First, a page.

The name and situation of this place led Dr. Whitaker to conjecture that a Saxon fort once stood here. “Accordingly, at this place, the parish church, from which there is a steep declivity on the north and west, the appearance of a ditch on the south, and a deep narrow lane, at a corresponding distance, on the east, has every appearance of a Saxon fort, though the keep has been levelled. In addition to these appearances, a small sike immediately adjoining to the north-east is still called the Old Saxe Dyke.”
The benefice is a vicarage, valued in the Liber regis at £13. 6s. 8d. Patron, the king.
The present church, built in the reign of Edward III. pays a pension of £4 per annum as a mark of its dependence upon that ancient and fruitful mother of churches, Dewsbury, from which it appears to have been severed about the time of the first earl of Warren.
The Burtons may be traced as lords of this manor to the highest period of local names. In 1455, Edward Kaye, of Woodsome, Esq. was owner of this manor, by marriage of Isabel, the daughter of Thomas Burton; it is now the property of Sir John Lister Kaye, Bart. of Denby grange, his descendant.
The township of Cartworth has a population of one thousand two hundred and eleven persons.
At New Mills is a church, recently erected by the commissioners. It consists of a body and tower at the west, and with pinnacles at the angles. The first stone was laid on April 9, 1829, and it was completed in 1830. It will hold one thousand persons, four hundred and twelve of whom are accommodated with free seats. The contract was £3601. 11s. 10d., and the architect, P. Atkinson, Esq. of York.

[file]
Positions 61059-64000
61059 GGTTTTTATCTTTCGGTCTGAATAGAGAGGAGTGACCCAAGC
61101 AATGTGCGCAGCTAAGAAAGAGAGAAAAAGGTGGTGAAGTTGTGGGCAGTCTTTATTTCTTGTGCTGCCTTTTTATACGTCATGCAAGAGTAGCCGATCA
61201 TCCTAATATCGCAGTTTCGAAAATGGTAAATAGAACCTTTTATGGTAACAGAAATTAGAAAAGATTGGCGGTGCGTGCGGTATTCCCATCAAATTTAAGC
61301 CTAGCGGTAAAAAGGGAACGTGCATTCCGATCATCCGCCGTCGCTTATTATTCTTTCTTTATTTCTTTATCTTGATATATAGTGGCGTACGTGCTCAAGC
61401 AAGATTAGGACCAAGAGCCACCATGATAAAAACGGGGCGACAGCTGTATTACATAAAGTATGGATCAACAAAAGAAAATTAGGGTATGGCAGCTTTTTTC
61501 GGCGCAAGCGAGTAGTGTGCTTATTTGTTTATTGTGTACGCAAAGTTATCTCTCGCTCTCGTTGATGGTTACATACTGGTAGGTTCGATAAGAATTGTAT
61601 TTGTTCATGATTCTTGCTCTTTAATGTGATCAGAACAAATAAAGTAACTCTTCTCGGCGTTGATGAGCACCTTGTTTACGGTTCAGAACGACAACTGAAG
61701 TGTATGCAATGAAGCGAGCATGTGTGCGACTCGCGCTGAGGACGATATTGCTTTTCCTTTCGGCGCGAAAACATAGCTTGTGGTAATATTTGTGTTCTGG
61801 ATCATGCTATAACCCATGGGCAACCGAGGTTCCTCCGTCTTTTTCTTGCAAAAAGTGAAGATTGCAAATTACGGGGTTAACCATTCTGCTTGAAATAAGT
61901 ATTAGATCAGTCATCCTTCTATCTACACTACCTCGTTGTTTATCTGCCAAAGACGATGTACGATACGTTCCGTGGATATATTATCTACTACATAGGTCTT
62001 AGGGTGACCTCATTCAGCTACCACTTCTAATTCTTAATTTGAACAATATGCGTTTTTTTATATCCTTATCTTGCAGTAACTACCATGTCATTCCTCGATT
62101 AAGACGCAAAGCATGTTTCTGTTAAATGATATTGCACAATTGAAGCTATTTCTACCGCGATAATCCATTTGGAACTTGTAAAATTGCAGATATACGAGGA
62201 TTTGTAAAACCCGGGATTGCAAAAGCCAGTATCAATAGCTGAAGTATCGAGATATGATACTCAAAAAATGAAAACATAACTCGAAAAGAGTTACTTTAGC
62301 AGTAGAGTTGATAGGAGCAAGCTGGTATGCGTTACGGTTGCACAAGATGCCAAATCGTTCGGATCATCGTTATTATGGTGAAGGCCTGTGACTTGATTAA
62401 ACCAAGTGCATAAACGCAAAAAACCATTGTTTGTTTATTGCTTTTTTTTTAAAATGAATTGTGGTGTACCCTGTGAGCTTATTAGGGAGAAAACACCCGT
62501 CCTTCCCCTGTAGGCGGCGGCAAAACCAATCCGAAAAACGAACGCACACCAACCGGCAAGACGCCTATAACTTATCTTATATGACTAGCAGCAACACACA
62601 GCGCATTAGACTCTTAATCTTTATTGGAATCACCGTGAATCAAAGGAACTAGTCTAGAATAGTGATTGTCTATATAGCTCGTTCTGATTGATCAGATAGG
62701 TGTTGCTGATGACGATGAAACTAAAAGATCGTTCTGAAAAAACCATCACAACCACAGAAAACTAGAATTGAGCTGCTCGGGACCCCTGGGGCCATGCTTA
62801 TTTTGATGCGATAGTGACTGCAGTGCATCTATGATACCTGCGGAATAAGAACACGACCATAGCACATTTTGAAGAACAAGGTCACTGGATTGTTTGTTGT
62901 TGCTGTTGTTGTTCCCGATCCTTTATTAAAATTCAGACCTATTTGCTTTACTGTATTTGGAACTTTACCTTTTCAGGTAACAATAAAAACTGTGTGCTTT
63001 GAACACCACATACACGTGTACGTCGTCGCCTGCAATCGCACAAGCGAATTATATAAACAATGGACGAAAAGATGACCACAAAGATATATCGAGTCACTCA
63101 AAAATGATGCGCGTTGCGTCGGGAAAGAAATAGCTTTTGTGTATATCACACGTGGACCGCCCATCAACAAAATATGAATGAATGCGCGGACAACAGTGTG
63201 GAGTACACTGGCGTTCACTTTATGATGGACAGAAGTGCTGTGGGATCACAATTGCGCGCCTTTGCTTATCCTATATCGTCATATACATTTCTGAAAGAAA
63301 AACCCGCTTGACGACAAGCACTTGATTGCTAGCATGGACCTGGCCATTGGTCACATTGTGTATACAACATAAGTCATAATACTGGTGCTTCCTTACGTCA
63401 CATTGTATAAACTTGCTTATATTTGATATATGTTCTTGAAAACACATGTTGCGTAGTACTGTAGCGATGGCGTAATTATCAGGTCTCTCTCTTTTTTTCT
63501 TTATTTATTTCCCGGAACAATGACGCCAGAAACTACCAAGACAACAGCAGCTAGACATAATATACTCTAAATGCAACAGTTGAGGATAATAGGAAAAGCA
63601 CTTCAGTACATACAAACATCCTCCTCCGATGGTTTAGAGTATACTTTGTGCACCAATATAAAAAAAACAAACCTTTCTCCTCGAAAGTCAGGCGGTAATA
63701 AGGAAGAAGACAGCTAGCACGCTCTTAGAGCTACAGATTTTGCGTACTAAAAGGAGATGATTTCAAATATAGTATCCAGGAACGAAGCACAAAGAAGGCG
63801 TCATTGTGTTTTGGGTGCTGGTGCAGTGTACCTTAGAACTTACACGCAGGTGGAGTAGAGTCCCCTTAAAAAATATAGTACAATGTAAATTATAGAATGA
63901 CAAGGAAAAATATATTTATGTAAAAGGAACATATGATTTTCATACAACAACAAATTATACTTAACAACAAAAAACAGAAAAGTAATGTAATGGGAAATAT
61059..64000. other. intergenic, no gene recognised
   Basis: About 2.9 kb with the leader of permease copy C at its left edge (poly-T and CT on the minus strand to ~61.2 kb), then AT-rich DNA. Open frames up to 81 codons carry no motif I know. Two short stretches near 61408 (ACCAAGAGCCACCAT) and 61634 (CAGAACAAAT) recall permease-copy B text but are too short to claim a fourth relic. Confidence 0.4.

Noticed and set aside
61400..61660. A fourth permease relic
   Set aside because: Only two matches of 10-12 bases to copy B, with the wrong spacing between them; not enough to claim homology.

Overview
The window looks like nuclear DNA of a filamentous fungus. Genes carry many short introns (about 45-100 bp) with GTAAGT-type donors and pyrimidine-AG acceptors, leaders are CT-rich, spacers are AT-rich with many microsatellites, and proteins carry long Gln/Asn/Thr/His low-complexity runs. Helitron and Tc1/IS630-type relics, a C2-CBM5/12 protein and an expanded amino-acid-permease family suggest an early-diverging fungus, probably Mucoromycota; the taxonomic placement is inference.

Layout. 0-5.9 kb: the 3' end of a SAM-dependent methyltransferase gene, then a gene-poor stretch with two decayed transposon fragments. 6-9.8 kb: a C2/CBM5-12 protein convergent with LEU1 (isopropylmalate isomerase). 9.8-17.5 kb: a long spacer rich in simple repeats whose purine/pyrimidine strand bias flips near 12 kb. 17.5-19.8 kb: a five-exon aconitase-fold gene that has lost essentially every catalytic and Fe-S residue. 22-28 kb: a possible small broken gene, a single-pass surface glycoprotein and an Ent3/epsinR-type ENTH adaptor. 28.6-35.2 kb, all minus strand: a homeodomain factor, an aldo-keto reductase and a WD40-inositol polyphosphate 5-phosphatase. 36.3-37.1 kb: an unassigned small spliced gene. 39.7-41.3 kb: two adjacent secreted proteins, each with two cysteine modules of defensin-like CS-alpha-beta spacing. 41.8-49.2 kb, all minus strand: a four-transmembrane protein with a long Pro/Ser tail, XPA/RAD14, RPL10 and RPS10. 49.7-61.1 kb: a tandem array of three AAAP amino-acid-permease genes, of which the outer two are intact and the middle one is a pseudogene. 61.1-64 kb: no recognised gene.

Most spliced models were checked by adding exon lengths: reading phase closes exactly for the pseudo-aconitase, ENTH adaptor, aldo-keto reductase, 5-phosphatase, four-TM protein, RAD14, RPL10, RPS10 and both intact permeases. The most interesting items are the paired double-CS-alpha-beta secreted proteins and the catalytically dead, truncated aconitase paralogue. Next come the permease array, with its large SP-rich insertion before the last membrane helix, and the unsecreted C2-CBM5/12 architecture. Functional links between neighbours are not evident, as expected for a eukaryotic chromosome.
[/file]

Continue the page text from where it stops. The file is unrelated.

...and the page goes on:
Half Cumberworth is a small chapelry, with a population of one thousand one hundred and twenty persons.
The chapel, dedicated to St. Nicholas, is a neat edifice, having a nave, chancel, and tower.
Foulston (population one thousand two hundred and sixty-four), Hepworth (population one thousand and forty-eight), Shelley (population one thousand three hundred and twenty-nine), Shepley (population one thousand), Thurstonland (population nine hundred and eighty-nine), are considerable townships, occupied by manufacturers, and having several chapels in the Wesleyan connexion.